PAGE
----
ACC to Begin Formal Discussions with BC, Miami and Syracuse


by -
  Print   | TigerNetcom Facebook ClemsonTigerNet Twitter TigerNet RSS Feed

GREENSBORO, N.C. -- Clemson University President James F.
Barker, chair of the Council of Presidents, announced today that the
Atlantic Coast Conference, having voted to expand to 12 schools, will
enter formal discussions with Boston College, University of Miami and
Syracuse University regarding their potential membership in the
Conference. Formal action on the admission of new members is
pending, based on Conference by-law requirements, which include
visits to the three campuses and discussions with each school's
President.


"Over the past 18 months, our Conference has been involved in
an intense and thorough strategic planning evaluation on the
long-term direction of the ACC," said Barker. "The priorities of
this evaluation have been academic compatibility, commitment to
student-athlete welfare, long-term financial stability and national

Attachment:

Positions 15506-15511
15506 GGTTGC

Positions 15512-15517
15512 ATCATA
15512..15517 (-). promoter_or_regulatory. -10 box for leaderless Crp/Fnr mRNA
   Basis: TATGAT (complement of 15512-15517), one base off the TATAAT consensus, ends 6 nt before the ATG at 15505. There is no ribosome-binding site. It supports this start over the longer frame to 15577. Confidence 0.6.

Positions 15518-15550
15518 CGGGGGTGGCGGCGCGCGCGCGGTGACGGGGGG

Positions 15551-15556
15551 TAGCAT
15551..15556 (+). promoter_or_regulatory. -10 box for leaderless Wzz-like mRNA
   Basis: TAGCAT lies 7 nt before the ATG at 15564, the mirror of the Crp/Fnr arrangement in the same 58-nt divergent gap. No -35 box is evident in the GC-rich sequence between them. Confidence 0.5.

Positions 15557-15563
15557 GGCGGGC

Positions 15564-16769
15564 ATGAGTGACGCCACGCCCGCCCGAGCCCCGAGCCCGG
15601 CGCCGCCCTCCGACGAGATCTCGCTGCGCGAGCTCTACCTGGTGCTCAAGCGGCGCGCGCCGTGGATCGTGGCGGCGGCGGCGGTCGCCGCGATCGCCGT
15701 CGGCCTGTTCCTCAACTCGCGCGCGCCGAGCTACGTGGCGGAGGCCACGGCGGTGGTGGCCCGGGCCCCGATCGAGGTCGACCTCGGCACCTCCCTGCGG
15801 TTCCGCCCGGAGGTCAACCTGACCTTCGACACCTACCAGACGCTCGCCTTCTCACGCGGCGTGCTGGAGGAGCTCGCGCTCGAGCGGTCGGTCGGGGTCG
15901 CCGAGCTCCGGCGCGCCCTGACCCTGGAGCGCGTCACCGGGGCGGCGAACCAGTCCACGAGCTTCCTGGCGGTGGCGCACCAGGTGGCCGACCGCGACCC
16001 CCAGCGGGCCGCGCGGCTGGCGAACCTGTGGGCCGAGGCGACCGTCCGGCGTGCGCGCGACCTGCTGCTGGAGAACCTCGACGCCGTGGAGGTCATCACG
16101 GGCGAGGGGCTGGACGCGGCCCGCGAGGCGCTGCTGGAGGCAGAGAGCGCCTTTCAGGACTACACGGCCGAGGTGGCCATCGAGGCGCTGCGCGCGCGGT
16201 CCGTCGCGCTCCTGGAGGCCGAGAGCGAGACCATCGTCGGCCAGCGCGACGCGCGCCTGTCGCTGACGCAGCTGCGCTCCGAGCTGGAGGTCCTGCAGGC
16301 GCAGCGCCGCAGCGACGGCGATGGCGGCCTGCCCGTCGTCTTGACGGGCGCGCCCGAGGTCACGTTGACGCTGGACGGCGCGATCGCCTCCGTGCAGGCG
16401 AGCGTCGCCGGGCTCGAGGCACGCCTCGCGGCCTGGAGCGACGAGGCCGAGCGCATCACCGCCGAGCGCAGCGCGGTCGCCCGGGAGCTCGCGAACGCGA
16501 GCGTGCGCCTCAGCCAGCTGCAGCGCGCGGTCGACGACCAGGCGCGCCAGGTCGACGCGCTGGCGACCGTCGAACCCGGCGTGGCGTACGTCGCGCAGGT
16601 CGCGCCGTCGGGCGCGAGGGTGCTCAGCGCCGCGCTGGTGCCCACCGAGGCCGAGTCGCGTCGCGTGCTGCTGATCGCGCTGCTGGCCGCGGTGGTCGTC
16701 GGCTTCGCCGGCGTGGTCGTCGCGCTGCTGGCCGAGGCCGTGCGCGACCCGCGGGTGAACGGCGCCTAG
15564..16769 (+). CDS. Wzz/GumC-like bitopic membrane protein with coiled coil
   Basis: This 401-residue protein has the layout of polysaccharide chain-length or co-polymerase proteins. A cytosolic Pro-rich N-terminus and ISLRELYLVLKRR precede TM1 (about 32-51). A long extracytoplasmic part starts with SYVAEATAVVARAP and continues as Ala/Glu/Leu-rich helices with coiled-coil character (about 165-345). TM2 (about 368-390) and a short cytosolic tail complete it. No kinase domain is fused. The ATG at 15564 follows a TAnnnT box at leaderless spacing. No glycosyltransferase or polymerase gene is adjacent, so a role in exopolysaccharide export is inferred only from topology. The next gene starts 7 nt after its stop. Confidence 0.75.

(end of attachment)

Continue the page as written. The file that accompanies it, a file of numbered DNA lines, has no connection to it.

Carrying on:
athletic excellence.


"Today, our member institutions reached agreement to begin
formal discussions with Boston College, the University of Miami and
Syracuse University to join the Atlantic Coast Conference. These
three institutions represent and share the values for which the ACC
has long been known."


Further action on expansion will follow on-site visits and
discussions with these institutions in accordance with the ACC
by-laws. A proposal submitted by the University of Virginia to
include Virginia Tech in the expansion to 12 schools fell short of
the necessary votes.

  Print   | TigerNetcom Facebook ClemsonTigerNet Twitter TigerNet RSS Feed
Clemson, South Alabama to conclude series with doubleheader Saturday
Clemson, South Alabama to conclude series with doubleheader Saturday
PHOTOS: Baseball Opener vs South Alabama
PHOTOS: Baseball Opener vs South Alabama
Clemson signees earn All-State honors
Clemson signees earn All-State honors
Swinney: Zion Williamson could play QB for Clemson
Swinney: Zion Williamson could play QB for Clemson
Sign Up for E-Mail News Alerts
Features
Breaking
Daily Digest